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Using the FFT filter to remove photgraphic paper texture

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  #41  
Old 10-10-2005, 02:57 PM
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Cameraken Cameraken is offline
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Hi June.

2) Flatten all Layers
You may not need this but, for precaution, flatten all the layers...<alt><L>, <F>. This is because FFT doesn’t understand layers, masks, alpha channels etc. The image must be just one “Background” layer and nothing else;

Byro included this step to make sure you only have one layer as FFT will not work on Layers. This should not make your image black
Try using the mouse instead of the shortcut. Layer > Flatten Image.
If Flatten Image is greyed out then skip this step and move to step3

Ken
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  #42  
Old 10-10-2005, 09:00 PM
june` june` is offline
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Thanks

I checked that. Tell me, is there a limitation on the size of the file the filter will work on?

Thanks again,

June
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  #43  
Old 10-12-2005, 02:14 PM
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Cameraken Cameraken is offline
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There is nothing in the code to limit file size. However I suspect that FFT could be memory intensive so file size will be limited by your computers memory and disk space.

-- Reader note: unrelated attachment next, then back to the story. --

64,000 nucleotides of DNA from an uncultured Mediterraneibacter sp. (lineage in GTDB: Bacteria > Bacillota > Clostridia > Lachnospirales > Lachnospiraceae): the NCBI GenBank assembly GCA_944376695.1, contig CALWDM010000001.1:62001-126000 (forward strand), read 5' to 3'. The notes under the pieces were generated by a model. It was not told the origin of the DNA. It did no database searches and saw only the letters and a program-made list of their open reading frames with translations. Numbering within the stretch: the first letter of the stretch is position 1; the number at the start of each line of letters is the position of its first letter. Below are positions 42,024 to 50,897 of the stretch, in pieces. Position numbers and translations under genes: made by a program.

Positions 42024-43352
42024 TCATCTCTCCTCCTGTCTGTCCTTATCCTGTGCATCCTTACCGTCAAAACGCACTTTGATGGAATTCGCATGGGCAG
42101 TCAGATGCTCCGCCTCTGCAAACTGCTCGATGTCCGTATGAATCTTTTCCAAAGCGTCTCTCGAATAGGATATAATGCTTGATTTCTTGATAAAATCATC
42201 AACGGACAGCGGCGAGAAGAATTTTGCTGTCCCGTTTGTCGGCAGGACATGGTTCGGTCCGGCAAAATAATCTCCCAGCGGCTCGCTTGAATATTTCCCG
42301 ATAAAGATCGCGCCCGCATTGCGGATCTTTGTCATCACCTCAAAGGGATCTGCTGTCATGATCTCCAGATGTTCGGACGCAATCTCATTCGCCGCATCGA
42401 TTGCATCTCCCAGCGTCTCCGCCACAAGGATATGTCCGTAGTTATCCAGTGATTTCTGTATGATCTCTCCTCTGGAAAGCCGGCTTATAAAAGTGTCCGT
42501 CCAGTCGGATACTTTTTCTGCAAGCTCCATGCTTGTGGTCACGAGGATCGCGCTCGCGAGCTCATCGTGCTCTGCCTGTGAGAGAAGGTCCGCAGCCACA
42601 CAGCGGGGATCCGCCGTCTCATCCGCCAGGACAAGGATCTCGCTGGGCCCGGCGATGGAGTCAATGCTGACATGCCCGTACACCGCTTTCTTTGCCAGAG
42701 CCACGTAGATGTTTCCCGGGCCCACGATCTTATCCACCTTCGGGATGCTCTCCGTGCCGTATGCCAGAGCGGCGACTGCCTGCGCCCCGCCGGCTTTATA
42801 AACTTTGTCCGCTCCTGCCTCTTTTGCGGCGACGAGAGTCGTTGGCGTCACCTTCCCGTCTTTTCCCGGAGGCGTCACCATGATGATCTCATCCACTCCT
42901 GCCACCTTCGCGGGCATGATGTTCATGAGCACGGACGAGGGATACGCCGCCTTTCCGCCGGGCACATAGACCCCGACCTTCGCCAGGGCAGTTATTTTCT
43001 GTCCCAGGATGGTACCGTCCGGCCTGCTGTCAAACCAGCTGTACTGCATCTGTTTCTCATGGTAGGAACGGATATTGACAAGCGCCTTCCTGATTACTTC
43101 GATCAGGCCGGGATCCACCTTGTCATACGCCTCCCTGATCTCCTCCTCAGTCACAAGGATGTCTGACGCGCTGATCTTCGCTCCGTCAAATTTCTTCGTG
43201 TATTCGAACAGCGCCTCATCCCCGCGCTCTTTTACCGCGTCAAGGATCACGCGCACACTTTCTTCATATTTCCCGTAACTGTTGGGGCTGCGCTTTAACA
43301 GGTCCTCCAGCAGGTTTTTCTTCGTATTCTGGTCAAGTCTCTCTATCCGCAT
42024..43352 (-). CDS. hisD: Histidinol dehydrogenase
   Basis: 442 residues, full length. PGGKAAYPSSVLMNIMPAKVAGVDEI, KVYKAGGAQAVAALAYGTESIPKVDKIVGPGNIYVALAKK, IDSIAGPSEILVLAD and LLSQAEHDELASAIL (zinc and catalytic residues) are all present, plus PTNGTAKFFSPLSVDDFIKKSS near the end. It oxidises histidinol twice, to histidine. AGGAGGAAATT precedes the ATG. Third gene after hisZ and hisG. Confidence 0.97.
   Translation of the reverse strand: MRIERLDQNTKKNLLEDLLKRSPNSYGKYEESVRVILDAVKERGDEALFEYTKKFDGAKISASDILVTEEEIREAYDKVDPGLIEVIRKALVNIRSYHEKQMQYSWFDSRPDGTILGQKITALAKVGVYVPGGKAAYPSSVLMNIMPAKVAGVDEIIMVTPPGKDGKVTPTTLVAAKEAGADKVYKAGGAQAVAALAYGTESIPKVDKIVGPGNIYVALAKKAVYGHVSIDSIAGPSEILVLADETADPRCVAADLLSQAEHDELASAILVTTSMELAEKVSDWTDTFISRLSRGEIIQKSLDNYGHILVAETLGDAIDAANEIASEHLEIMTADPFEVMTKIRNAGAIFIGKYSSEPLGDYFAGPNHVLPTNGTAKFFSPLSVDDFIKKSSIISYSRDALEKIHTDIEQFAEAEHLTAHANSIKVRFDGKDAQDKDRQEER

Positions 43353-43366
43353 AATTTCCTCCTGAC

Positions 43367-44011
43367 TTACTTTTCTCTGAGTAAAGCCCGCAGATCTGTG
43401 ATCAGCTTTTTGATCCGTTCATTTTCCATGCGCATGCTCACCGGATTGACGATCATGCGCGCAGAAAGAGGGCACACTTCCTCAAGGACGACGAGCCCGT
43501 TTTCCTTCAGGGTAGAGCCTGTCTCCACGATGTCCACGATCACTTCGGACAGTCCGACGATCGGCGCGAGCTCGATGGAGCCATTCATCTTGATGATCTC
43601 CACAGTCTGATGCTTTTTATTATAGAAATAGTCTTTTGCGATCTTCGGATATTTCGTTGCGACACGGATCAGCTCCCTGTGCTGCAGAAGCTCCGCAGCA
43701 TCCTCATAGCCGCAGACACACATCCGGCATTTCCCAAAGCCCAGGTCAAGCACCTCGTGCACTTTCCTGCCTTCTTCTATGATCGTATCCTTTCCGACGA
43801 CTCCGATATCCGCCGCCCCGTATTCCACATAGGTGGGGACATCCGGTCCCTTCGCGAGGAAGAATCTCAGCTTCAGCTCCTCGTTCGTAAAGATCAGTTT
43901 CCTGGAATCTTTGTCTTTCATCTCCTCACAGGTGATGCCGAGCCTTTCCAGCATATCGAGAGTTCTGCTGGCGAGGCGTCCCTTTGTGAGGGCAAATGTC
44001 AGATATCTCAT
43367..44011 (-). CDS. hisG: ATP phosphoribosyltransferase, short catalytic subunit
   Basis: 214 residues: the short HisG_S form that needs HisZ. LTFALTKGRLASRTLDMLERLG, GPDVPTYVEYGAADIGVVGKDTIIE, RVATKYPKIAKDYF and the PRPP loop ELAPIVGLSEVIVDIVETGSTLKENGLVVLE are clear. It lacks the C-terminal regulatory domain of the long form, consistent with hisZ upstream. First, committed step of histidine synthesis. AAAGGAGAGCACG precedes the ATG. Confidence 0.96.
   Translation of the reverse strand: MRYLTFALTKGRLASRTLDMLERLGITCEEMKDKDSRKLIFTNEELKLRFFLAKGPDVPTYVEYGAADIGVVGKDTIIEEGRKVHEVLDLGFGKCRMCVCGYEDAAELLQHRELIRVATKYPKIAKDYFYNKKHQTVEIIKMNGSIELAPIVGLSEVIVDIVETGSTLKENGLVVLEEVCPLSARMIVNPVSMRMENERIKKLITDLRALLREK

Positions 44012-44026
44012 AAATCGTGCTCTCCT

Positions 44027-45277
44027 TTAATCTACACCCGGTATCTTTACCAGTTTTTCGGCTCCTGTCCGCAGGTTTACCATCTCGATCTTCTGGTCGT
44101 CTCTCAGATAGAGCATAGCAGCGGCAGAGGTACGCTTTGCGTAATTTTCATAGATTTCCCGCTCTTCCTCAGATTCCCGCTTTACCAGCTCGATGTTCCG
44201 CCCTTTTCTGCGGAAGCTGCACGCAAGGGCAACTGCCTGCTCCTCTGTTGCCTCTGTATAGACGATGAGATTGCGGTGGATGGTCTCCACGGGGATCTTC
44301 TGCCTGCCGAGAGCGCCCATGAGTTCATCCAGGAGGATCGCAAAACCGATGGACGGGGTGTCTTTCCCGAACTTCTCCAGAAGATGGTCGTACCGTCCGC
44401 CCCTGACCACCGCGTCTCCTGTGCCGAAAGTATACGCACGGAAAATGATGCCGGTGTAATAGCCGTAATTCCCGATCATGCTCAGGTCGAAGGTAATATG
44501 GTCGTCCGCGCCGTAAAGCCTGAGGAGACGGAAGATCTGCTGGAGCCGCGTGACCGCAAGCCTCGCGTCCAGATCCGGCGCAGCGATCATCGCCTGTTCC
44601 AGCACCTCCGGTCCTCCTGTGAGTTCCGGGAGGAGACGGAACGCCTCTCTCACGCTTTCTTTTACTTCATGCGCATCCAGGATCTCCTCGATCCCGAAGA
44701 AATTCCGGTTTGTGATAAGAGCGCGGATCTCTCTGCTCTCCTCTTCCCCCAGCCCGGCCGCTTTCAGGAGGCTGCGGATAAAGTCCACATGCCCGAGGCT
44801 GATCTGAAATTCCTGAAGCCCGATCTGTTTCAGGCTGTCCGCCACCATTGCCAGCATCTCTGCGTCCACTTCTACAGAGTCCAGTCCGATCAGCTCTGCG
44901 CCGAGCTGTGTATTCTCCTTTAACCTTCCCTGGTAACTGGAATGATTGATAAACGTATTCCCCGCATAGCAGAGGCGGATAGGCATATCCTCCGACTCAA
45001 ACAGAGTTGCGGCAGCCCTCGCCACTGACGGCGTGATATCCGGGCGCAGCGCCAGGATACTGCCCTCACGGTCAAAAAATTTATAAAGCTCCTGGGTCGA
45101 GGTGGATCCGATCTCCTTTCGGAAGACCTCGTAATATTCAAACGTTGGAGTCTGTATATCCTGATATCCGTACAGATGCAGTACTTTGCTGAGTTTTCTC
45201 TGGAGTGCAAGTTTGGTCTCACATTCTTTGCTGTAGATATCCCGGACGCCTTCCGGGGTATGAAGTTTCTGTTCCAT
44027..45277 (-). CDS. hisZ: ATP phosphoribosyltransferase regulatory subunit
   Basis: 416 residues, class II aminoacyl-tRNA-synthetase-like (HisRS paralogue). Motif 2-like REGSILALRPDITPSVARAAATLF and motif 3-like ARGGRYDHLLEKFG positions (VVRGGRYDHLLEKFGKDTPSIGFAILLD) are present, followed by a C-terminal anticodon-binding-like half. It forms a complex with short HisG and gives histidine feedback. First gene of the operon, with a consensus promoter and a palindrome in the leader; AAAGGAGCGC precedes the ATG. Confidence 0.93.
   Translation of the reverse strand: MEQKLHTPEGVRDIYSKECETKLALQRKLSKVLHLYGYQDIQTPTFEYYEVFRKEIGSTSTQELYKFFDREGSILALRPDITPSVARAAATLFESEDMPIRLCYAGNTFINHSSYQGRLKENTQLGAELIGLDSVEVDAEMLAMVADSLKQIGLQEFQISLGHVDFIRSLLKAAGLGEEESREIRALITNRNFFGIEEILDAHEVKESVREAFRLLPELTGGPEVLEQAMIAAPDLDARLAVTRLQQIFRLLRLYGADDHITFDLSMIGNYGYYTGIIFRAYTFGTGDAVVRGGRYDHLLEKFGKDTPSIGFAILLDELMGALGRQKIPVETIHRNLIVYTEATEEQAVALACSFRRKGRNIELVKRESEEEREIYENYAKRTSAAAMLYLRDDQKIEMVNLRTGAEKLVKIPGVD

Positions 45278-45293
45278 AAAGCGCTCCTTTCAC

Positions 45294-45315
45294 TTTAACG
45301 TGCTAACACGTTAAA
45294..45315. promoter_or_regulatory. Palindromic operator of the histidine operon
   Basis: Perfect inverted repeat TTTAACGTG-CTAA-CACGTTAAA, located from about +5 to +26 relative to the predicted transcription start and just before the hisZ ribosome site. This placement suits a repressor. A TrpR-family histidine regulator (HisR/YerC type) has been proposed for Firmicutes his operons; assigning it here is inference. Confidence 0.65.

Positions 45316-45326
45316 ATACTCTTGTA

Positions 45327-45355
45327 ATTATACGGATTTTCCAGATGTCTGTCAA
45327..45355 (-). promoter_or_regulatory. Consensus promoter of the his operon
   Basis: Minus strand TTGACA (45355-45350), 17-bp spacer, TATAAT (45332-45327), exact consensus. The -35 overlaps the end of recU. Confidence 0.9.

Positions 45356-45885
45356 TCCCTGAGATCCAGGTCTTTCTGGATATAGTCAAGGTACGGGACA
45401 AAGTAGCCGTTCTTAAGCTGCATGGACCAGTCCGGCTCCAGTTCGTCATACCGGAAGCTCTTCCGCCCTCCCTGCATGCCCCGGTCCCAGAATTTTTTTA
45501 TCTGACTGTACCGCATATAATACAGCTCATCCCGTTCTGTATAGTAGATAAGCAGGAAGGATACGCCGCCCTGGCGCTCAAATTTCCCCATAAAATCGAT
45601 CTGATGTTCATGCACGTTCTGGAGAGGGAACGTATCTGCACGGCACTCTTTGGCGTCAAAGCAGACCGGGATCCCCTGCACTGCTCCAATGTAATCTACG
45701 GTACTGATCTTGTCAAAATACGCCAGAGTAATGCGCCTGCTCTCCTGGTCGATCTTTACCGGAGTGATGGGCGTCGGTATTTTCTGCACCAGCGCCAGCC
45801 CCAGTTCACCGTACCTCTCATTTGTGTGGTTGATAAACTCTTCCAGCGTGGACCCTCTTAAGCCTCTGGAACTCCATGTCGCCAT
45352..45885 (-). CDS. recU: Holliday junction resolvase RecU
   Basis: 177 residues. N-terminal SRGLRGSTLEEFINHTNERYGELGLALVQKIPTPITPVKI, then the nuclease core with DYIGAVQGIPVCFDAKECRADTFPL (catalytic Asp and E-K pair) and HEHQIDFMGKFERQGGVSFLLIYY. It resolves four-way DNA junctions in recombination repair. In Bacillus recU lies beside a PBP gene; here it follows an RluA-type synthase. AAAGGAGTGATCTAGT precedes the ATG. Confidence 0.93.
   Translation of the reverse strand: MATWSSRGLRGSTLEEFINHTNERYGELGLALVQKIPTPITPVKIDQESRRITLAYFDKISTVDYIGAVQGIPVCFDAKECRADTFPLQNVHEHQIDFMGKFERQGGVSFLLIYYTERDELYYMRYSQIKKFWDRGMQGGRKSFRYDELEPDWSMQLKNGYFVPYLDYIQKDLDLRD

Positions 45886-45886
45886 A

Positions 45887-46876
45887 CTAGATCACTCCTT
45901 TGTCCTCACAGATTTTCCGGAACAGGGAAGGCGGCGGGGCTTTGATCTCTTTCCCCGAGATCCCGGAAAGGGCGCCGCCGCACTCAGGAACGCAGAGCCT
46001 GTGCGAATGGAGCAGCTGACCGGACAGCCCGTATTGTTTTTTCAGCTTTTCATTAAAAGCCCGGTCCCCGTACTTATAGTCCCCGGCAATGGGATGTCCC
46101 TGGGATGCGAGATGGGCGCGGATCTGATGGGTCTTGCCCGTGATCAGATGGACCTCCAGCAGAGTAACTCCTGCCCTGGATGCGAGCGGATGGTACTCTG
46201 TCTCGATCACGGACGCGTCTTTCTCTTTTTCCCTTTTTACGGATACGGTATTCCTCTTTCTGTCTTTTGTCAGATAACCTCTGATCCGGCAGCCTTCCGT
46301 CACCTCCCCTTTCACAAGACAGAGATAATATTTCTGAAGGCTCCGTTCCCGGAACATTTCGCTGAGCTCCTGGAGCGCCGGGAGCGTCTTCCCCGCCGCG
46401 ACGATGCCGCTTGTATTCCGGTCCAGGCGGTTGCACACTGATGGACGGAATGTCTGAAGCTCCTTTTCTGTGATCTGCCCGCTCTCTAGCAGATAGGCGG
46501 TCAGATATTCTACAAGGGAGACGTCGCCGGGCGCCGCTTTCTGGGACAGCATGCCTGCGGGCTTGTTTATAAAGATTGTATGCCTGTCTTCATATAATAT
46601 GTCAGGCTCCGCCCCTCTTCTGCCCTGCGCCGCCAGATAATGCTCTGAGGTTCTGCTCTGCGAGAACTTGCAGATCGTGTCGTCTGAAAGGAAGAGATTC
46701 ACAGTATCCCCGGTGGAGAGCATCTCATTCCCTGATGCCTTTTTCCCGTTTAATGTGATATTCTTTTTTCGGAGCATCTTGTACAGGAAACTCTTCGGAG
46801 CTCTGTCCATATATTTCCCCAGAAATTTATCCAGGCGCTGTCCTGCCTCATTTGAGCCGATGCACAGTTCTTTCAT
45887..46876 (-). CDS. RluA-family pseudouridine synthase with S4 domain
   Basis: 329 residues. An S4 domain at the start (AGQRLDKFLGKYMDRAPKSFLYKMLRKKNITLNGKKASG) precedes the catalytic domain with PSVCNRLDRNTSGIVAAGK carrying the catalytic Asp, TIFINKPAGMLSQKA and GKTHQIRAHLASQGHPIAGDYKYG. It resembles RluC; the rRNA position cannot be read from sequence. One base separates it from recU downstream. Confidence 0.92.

This will not affect the quality of the results. It will just slow down the conversion.

Ken
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  #44  
Old 10-17-2005, 01:56 PM
ebbtide ebbtide is offline
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Step 8

Hi,
WOW what a great time saver, thanks Ro. One question. 99% of my work has been on gray images so I'm not familiar with a lot of the color operations. In trying an RGB and getting to your Step 8 (Put the colours back in) you state "Slide, with ......". My question is Slide what? Where does this luminosity layer come from? Its not listed in the channels or layer list.

Thanks for bearing with my ignorance, ebbtide
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  #45  
Old 10-17-2005, 03:01 PM
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byRo byRo is offline
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Glad you found this useful.

The FFT process works only on the luminosity (greyscale) of the image.
So, what we want to do in this step is to mix the colour information of the original with our "clean" luminosity.

This could be done by copying (<ctrl><C>) the new luminosity image and pasting (<ctrl><V>) on top of the original.

The "slide" method is just a short-cut. Details......
- You need to have the "luminosity" image active, but also have visible some part of the original image.
- On the layers palette, select the layer of the "luminosity" image.
- You can now drag this layer from the layers palette onto the visible part of the original image.
- Now you have a new luminosity (greyscale) layer on top of the old colour information.

Only it will be in the wrong place! Which is why you'll remember to press <Shift> while dragging, which aligns the layer correctly.
Yeah, I know - the short-cut looks longer than the original. On paper, yes. In practice, no.

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  #46  
Old 10-17-2005, 04:26 PM